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I'm studying the kinetic theory of gases I managed to derive that pressure is inversely proportional to volume and directly proportional to the average kinetic energy of the gas particles. Similarly, volume is inversely proportional to pressure and also directly proportional to the average kinetic energy. But why does the temperature increase with the average kinetic energy? This is assumed as a postulate but I cannot understand why.

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    $\begingroup$ You are confusing effect with cause. It's in reverse,- due to increased average kinetic energy of molecules,- gas temperature increases. I.E. temperature is sort of measure of how fast molecules are moving around. $\endgroup$ Commented Sep 8, 2020 at 18:15
  • $\begingroup$ But why does it increase? $\endgroup$
    – Tom Avery
    Commented Sep 8, 2020 at 18:20
  • $\begingroup$ Reasons are very different and depends on exact situation. For example temperature can increase by transferring heat to a gas,- in the form of hotter other gas convection or by means of passing radiation energy or simply compressing gas in smaller volume, so that mean free path of molecules decreases and due to that average speed increases. $\endgroup$ Commented Sep 8, 2020 at 18:48

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It depends on what temperature is. Two systems are in thermal equilibrium when the fractional change of their multiplicities $\Omega$ with energy $E$, $\frac{1}{\Omega}\frac{{\rm d}\Omega}{{\rm d}E}$, are equal to each other. Let us call this quantity $\beta$.

For a classical ideal gas of $N$ independent particles the number of accessible states $\Omega$ is proportional to the surface of a hypersphere in a phase space with $3N$ dimensions. The radius of that sphere is proportional to the square root of the kinetic energy $\sqrt{E}$, so that $\Omega(E) \propto E^\frac{3N-1}{2}.$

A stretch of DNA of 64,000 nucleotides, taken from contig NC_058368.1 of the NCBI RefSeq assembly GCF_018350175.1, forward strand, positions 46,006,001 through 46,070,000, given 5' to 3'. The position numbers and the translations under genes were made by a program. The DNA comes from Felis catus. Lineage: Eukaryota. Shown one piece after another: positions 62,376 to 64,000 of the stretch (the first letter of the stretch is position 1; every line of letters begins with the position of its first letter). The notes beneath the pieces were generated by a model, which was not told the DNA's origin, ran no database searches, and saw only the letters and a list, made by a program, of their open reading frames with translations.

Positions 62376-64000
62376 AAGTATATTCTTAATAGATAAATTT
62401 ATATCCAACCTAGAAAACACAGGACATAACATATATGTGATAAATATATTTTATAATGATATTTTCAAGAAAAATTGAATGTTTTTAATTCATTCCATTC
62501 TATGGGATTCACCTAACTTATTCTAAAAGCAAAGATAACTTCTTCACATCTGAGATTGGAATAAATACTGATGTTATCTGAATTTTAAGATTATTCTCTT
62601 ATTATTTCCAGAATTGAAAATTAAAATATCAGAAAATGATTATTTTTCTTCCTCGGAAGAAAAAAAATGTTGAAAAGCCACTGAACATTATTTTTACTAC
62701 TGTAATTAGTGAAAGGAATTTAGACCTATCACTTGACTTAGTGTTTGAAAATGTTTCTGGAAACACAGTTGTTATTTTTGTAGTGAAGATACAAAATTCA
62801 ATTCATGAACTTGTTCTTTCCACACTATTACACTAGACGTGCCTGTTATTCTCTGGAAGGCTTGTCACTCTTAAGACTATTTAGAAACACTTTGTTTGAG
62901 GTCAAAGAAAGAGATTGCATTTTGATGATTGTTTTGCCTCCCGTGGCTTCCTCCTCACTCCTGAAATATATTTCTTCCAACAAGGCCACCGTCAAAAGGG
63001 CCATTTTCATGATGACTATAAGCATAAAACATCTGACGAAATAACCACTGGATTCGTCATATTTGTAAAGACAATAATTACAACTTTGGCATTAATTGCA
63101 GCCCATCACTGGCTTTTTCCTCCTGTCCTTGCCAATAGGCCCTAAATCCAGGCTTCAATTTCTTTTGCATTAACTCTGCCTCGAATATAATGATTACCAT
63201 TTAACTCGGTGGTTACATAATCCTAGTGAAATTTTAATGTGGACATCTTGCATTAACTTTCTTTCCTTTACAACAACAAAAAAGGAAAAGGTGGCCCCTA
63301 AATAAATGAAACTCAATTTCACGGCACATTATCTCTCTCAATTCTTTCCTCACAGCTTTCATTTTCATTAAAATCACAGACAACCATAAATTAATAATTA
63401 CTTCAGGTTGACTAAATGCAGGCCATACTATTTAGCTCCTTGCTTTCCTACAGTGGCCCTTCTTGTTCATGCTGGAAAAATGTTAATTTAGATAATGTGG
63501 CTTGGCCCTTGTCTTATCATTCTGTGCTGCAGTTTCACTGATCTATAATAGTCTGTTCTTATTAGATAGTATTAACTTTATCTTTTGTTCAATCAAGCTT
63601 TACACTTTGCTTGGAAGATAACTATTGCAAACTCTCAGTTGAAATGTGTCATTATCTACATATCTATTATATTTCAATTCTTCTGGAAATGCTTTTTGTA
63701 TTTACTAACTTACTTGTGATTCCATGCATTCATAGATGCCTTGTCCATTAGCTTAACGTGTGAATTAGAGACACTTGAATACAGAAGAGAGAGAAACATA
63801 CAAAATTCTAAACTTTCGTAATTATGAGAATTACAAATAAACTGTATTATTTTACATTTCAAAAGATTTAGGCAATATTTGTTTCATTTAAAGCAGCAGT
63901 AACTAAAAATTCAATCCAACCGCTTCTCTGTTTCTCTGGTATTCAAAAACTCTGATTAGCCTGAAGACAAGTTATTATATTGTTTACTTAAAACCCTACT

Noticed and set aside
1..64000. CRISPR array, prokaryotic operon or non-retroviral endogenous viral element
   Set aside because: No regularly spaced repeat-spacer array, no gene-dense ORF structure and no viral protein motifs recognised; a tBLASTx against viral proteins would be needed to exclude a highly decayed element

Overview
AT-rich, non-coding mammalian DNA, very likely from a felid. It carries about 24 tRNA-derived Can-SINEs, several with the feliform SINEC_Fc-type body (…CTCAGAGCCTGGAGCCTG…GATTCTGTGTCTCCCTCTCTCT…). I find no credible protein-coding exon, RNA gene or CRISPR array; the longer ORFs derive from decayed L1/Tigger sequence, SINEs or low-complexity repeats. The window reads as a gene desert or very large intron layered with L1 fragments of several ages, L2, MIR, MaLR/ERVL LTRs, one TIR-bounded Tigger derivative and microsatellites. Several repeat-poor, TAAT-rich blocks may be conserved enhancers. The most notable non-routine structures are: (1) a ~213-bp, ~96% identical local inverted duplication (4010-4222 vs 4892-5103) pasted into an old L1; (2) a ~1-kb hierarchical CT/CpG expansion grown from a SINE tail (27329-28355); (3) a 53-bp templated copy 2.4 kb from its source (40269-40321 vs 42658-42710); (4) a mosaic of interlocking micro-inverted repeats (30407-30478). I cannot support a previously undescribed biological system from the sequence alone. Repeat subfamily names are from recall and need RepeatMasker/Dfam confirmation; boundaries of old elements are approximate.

This is enough to see that for the ideal classical gas $\beta=\frac{1}{\Omega}\frac{{\rm d}\Omega}{{\rm d}E} = \frac{3N-1}{2} E^{-1}$ which is equal to $\frac{3N}{2} E^{-1} $ because $N$ is on the order of Avogadro's number.

From kinetic theory, the product $pV= \frac{2}{3}E$.

Combining these two expressions we find the equation of state of the ideal gas $$\beta pV = N.$$

Comparing this with the empirical ideal gas law we see that $\beta = \frac{1}{k_B T}.$

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  • $\begingroup$ I don't understand many of the quantities you mentioned. Is there a simpler way? $\endgroup$
    – Tom Avery
    Commented Sep 8, 2020 at 23:37
  • $\begingroup$ @TomAvery This was very condensed, but it is the simplest way. The more familiar way involves entropy $S = k_B \ln \Omega$ and its derivative with respect to energy, but it comes down to the same argument. Or there are derivations using the Zustandssumme which are more abstract. $\endgroup$
    – user137289
    Commented Sep 9, 2020 at 7:58
  • $\begingroup$ @TomAvery This answer also uses not more of what is in the Sackur-Tetrode equation than what is necessary to derive the general gas equation. $\endgroup$
    – user137289
    Commented Sep 9, 2020 at 9:33
  • $\begingroup$ Could you explain it with Newtonian mechanics? $\endgroup$
    – Tom Avery
    Commented Sep 9, 2020 at 9:45
  • $\begingroup$ @TomAvery This is almost completely classical. The statistics with the concept of a countable multiplicity $\Omega$ is more intuitive in quantum mechanics, but it can also be phrased as the volume of phase space, similar to the derivation of the Maxwell-Boltzmann distribution of velocities (just in more dimensions). $\endgroup$
    – user137289
    Commented Sep 9, 2020 at 10:09
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To increase the temperture of a specific amount you need energy, this energie shows itself as kinetic energy , or how would you increase themperature

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